London-based international network eyes employment law expansion

Print This Post

6 November 2013


Lazar: tighter control of legal spend

An innovative London-based business law network is targeting employment law in a bid to expand its global client base.

Transatlantic Law International (TALI) has member firms made up of 3,500 lawyers in 80 countries around the world, with Reading firm Boyes Turner its English representative.

TALI – founded by former Tyco general counsel Erik Lazar in 2001 – has launched ‘Labor Law Plus’, an employment law service with full business law support so that it can handle associated issues such as mergers and restructuring.

Unlike other networks, TALI is the actual provider of the service. It claims that it can pull together specialists “in more countries than any other integrated [employment] law service” to offer clients a comprehensive single-source service.

It offers a centrally managed service with a single set of terms, and centralised billing and cost control.

Mr Lazar said the global employment law market was worth tens of billions of pounds.

Until now, he argued, it has been serviced primarily either by traditional law firms, loose law firm referral networks, or more recently by major US-based niche firms expanding internationally by opening offices overseas or forming alliances with other law firm groups.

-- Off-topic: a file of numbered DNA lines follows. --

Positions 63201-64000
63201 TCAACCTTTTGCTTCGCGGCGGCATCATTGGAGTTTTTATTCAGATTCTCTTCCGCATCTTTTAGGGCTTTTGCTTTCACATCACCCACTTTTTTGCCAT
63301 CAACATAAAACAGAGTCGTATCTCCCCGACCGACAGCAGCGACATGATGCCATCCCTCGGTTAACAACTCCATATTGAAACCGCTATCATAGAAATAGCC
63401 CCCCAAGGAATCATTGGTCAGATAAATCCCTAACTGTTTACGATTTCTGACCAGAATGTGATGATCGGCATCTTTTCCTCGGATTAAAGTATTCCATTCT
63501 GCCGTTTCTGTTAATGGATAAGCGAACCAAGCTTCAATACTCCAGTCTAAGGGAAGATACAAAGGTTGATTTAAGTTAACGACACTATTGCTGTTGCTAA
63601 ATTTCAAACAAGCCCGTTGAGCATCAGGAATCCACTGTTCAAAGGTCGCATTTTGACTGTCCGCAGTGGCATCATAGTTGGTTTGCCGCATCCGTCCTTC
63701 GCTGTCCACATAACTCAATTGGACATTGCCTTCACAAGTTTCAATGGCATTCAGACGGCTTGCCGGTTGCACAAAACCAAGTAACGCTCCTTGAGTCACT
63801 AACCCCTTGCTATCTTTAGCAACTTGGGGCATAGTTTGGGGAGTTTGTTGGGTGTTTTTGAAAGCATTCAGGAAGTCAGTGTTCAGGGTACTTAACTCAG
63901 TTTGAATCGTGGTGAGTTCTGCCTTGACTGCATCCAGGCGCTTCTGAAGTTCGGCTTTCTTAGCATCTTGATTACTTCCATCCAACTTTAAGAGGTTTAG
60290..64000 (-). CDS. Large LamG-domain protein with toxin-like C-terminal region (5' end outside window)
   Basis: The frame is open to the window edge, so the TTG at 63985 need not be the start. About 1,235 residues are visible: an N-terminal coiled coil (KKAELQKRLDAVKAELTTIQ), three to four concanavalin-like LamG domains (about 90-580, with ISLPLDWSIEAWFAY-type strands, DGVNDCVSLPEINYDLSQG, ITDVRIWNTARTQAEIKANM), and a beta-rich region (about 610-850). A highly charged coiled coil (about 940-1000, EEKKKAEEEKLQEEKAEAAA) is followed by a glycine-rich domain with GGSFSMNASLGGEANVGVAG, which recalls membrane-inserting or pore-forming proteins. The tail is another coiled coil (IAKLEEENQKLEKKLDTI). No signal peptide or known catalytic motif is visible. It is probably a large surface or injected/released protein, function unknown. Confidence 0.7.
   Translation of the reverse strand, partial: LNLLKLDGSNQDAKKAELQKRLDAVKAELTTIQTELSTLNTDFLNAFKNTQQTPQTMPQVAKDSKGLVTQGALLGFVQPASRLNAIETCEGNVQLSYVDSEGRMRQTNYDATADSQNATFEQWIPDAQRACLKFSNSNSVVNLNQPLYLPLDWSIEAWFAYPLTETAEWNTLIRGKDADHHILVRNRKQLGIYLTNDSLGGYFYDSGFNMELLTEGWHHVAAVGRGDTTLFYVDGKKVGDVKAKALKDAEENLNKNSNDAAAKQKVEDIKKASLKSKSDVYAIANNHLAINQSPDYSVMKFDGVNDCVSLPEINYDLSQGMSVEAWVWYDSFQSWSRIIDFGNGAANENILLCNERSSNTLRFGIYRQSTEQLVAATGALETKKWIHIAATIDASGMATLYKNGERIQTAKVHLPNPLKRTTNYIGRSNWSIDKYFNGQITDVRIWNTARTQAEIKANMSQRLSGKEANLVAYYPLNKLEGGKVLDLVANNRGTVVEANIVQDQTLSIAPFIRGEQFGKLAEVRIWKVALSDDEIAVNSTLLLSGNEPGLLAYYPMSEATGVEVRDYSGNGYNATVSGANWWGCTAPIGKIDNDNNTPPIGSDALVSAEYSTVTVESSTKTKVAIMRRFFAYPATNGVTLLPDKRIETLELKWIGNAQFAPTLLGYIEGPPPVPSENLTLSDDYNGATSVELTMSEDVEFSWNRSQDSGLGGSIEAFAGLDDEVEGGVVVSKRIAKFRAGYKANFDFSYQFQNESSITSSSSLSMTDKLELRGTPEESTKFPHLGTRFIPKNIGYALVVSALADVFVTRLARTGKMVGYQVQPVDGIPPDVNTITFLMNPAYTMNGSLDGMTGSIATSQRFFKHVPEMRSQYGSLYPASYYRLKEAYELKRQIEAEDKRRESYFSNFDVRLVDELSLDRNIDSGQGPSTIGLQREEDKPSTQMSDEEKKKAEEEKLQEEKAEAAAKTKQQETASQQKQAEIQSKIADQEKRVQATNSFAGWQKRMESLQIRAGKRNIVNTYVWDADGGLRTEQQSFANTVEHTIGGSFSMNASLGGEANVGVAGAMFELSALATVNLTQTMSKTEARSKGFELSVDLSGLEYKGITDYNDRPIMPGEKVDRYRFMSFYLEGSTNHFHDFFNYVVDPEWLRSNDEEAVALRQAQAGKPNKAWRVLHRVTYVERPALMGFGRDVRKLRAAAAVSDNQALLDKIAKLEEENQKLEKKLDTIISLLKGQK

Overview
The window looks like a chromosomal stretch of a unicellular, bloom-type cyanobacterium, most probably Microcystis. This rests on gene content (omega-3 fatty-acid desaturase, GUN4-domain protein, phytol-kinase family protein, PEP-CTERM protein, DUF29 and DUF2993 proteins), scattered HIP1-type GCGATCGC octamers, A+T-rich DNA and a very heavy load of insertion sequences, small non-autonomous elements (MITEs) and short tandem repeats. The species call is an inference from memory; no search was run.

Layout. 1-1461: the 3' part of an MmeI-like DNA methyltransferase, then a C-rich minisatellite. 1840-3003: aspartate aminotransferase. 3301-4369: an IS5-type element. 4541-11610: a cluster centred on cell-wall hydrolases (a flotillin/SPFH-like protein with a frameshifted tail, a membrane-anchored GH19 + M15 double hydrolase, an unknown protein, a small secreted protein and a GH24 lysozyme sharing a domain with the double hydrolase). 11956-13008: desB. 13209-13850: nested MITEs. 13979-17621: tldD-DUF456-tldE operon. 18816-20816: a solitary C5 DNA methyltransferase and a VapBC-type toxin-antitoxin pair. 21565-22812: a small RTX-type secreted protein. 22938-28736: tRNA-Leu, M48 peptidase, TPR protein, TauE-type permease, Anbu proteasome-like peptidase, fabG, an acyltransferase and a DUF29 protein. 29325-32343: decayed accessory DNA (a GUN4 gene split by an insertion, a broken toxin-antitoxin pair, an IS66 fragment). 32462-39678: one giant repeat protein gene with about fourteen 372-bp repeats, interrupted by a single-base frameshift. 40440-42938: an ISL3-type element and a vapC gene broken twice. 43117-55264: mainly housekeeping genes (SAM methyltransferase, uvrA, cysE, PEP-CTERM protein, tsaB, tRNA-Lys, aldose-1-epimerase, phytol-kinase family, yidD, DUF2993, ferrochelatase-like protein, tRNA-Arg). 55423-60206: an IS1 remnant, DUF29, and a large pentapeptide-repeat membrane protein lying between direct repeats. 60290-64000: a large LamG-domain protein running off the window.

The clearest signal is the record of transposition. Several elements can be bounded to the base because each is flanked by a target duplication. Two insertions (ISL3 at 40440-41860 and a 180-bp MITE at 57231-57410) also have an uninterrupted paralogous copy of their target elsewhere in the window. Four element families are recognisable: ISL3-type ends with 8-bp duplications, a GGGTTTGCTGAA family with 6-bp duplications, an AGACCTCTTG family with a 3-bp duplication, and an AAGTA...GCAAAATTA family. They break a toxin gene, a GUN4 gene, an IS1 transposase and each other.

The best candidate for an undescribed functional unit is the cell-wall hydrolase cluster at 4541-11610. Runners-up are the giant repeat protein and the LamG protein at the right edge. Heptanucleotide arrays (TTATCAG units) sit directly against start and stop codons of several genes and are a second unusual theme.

He said: “By harnessing top-rate legal teams across multiple countries under one centrally managed global service system without the overhead and layers of traditional firms, we have shown that we can deliver global solutions more readily and achieve a tighter control of legal spend while providing faster and more effective service delivery, in a way that also relieves clients of the need to manage multiple legal relationships.”



Leave a comment

* Denotes required field

All comments will be moderated before posting. Please see our Terms and Conditions

Legal Futures Blog

What integration should, and should never, be

Phil Whitehead Infotrack

There has been a lot of talk about integration in the legal tech world for many years now, and lately it has become more of a buzzword for legal service suppliers when discussing a link between their services and the client’s existing software. The importance of integration is obvious, and when done well, the benefits are many and varied, but it has become clear that there is some confusion around what a proper integration looks like. In my years as a legal IT director and visiting clients in my current role, it has become clear that integration is a loose term that often means different things to different people.

July 19th, 2017